Keaton gets just as many laughs from the smaller gags. Betsy and Rollo find themselves on the opposite ends of a rope, so that when one of them is safely high and dry the other is being dunked in the ocean. An even funnier instance sees Rollo trying to place an unconscious Betsy in a folding lounge chair, one that seems designed to collapse with every use.

The experts have pointed out that Keaton's Rollo Treadway character has similarities to Bertie, the pampered-rich dunce he played in his first feature appearance, The Saphead. The difference is that Rollo proves a resourceful and creative technical thinker, even if many of his ideas go wrong. Bertie is a clueless dolt saved only by crazy luck. Rollo takes his destiny, foolish as it may be, into his own hands.

Keaton shared directorial credit more than once, but on The Navigator his official co- director Donald Crisp parted company soon into production. Crisp is better known as an actor in a number of John Ford films. None of Crisp's work remains in the picture, but his familiar face shows up in the 'nightmare' sequence as a scowling painting that Rollo thinks is a phantom sailor. Leading lady Kathryn McGuire is a carry-over from Sherlock, Jr.. She proves to be a perfect foil: ladylike in all situations yet capable of taking all manner of physical abuse. One reason the story works so well is that McGuire's Betsy is in her way just as pampered and helpless as Rollo. They're perfectly paired as sweethearts marooned together on this strange cruise to nowhere in particular.

It seems possible that Rollo's fight with the invading cannibals inspired a memorable scene in Walt Disney's 20,000 Leagues Under the Sea. Some of Keaton's films use racial stereotypes in gags that aren't malicious yet haven't aged well. In The Navigator Keaton presents an entire black tribe without resorting to 'darkie' humor. The cannibal king is played by Noble Johnson, a noted friend and associate of both Keaton and Lon Chaney. A decade later Johnson portrayed the imposing native chief in King Kong.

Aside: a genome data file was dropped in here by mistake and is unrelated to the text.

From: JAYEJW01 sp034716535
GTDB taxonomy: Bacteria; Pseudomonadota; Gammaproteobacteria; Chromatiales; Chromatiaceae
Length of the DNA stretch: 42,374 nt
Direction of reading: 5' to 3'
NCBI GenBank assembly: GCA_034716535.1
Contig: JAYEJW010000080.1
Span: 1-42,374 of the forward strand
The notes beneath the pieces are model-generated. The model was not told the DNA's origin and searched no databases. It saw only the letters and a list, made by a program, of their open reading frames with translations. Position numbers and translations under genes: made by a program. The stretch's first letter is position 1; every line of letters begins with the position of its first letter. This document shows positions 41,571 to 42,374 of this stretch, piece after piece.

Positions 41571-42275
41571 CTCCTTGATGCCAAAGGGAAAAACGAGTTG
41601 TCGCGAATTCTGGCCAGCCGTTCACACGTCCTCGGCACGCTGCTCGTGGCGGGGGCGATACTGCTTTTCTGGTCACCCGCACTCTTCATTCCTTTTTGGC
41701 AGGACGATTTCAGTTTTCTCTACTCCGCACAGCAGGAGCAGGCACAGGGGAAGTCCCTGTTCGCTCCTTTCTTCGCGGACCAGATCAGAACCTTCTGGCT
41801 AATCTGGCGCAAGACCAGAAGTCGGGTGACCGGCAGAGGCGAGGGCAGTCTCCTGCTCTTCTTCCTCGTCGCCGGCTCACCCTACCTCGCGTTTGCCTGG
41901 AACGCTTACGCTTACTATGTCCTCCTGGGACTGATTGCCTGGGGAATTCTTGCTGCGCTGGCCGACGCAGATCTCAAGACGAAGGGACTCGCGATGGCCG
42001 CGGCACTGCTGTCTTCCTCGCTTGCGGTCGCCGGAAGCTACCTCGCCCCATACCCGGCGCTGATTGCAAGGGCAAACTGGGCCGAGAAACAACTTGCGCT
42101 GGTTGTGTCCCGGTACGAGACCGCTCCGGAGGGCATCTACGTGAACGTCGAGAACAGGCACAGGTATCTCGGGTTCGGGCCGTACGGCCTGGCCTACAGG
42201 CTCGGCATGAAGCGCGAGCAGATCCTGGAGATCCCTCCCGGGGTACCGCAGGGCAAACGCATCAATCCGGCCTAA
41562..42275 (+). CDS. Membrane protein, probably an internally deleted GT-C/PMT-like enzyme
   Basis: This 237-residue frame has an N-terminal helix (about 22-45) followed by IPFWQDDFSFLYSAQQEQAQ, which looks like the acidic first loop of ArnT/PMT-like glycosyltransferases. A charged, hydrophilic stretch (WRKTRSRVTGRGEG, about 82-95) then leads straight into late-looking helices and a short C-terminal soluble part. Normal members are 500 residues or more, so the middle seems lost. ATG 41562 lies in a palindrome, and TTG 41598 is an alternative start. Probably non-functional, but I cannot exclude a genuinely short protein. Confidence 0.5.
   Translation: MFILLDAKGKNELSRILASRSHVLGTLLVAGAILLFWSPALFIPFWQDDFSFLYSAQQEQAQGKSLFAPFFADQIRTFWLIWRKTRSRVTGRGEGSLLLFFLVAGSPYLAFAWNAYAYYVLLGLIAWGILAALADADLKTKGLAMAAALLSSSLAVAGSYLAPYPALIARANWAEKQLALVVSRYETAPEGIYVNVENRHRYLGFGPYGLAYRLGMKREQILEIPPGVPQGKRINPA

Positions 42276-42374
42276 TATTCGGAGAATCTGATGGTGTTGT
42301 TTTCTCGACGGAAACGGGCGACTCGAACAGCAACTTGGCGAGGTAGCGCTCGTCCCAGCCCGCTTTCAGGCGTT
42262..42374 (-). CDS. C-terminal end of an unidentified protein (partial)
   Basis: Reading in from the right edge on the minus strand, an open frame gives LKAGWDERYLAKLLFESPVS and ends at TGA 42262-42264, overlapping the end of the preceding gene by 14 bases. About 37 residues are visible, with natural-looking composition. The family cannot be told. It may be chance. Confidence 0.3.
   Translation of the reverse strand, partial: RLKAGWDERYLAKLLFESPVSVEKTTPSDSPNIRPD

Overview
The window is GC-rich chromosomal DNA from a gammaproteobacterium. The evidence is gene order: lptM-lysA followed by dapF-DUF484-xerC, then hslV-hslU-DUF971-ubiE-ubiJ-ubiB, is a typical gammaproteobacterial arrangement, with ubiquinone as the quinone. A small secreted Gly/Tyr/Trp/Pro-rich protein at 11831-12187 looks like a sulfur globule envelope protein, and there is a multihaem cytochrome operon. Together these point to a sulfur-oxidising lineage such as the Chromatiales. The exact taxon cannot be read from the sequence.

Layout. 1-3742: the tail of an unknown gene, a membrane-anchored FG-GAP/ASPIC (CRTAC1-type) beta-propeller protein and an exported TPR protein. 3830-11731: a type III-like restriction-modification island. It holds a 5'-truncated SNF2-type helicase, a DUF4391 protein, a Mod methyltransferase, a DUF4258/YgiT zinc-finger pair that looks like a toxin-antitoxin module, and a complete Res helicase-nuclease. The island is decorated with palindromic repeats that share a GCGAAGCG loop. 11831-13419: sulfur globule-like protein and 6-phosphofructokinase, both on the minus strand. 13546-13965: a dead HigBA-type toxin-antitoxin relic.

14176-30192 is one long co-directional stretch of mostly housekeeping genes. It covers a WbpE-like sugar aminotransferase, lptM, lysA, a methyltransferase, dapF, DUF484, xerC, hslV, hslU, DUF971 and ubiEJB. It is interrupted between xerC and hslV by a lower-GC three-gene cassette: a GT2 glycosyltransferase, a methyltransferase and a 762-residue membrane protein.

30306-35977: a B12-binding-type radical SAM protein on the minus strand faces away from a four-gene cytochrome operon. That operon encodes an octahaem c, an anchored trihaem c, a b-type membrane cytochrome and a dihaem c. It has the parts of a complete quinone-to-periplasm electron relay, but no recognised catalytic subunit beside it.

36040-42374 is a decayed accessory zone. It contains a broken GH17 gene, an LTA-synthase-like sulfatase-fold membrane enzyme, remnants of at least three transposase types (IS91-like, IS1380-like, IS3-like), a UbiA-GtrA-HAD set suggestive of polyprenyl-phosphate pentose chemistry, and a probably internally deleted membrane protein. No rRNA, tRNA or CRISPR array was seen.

What does a film producer do with a giant ship, once the movie is finished? We're told that Keaton's producer Nicholas Schenck sold it back to the salvage yard they bought it from, for the same amount of money. For sheer production Keaton didn't top this show until his 1926 The General, a masterpiece that allowed him to play with toy trains on a vast comedic scale.

Kino Classics' Blu-ray of The Navigator is a very good presentation of this guaranteed-to-please silent comedy classic. No pristine element for the film has surfaced but the slightly worn Raymond Rohauer collection copy on view has been transferred with consummate care, and spared a digital scrubbing that would have softened edges and dulled the granularity of the original image. Original color tints have been retained. Robert Israel arranged and composed the music score.

Bruce Lawton wrote the making-of featurette for the disc, referencing clips from earlier Keaton short subjects that exploited the comic potential of boats. Robert Arkus and Yair Solan provide the audio commentary. In addition to an image gallery, the disc gives us a vintage 78rpm recording of a song that Rollo plays during the nightmare sequence aboard the boat. Kino's disc producer is Bret Wood, who worked from an earlier edition produced for video by David Shepard.

For more information about The Navigator, visit Kino Lorber. To order The Navigator, go to TCM Shopping.

by Glenn Erickson
The Navigator - Buster Keaton In The Navigator: The Ultimate Edition

The Navigator - Buster Keaton in THE NAVIGATOR: The Ultimate Edition